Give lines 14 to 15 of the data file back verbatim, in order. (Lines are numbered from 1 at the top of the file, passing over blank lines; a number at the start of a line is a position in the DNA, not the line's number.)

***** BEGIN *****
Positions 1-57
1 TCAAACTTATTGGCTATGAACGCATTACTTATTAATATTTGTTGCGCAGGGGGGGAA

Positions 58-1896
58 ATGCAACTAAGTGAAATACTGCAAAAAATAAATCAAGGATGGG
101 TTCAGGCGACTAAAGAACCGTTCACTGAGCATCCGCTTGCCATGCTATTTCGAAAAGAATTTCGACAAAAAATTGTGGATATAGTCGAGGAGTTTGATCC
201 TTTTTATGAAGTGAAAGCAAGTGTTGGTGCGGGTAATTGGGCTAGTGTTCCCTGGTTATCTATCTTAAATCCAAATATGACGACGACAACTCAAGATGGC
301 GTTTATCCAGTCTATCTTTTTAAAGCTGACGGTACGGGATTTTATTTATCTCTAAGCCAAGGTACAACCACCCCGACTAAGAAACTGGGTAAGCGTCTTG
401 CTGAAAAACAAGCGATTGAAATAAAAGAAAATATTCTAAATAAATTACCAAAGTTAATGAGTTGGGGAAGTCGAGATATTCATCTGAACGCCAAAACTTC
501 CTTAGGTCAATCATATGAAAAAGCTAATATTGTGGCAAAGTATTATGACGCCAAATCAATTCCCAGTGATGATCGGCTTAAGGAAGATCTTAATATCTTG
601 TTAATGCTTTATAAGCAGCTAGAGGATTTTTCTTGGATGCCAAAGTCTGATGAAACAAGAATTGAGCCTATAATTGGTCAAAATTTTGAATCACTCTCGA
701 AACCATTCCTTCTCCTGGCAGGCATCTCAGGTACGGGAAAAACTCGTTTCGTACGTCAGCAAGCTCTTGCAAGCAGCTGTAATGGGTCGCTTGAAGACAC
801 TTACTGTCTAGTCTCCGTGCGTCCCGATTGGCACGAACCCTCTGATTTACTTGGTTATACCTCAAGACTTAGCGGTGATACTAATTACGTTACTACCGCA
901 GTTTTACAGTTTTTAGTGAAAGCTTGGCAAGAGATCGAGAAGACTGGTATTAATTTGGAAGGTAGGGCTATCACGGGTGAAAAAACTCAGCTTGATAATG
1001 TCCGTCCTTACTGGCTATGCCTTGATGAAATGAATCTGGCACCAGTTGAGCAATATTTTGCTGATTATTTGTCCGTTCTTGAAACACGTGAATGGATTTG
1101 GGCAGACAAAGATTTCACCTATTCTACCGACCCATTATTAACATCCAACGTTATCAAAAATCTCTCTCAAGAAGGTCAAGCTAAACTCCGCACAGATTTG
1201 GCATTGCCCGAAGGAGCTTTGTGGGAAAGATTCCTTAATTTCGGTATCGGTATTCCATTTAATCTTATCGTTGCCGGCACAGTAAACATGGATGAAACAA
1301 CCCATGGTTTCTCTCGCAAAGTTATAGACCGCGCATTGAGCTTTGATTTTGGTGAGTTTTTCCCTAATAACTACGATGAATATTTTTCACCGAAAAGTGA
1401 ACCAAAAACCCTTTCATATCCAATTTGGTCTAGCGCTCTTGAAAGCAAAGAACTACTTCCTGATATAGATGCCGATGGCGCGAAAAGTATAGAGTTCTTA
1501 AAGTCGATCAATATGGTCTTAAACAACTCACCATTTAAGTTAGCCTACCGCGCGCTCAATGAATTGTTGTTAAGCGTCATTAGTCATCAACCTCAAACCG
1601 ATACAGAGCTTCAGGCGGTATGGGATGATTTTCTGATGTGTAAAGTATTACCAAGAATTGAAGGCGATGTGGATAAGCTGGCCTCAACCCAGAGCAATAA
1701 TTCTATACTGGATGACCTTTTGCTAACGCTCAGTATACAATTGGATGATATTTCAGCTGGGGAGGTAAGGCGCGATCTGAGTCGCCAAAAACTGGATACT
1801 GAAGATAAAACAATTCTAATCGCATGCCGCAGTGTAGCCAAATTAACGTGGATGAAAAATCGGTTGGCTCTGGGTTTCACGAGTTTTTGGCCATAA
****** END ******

1001 TCCGTCCTTACTGGCTATGCCTTGATGAAATGAATCTGGCACCAGTTGAGCAATATTTTGCTGATTATTTGTCCGTTCTTGAAACACGTGAATGGATTTG
1101 GGCAGACAAAGATTTCACCTATTCTACCGACCCATTATTAACATCCAACGTTATCAAAAATCTCTCTCAAGAAGGTCAAGCTAAACTCCGCACAGATTTG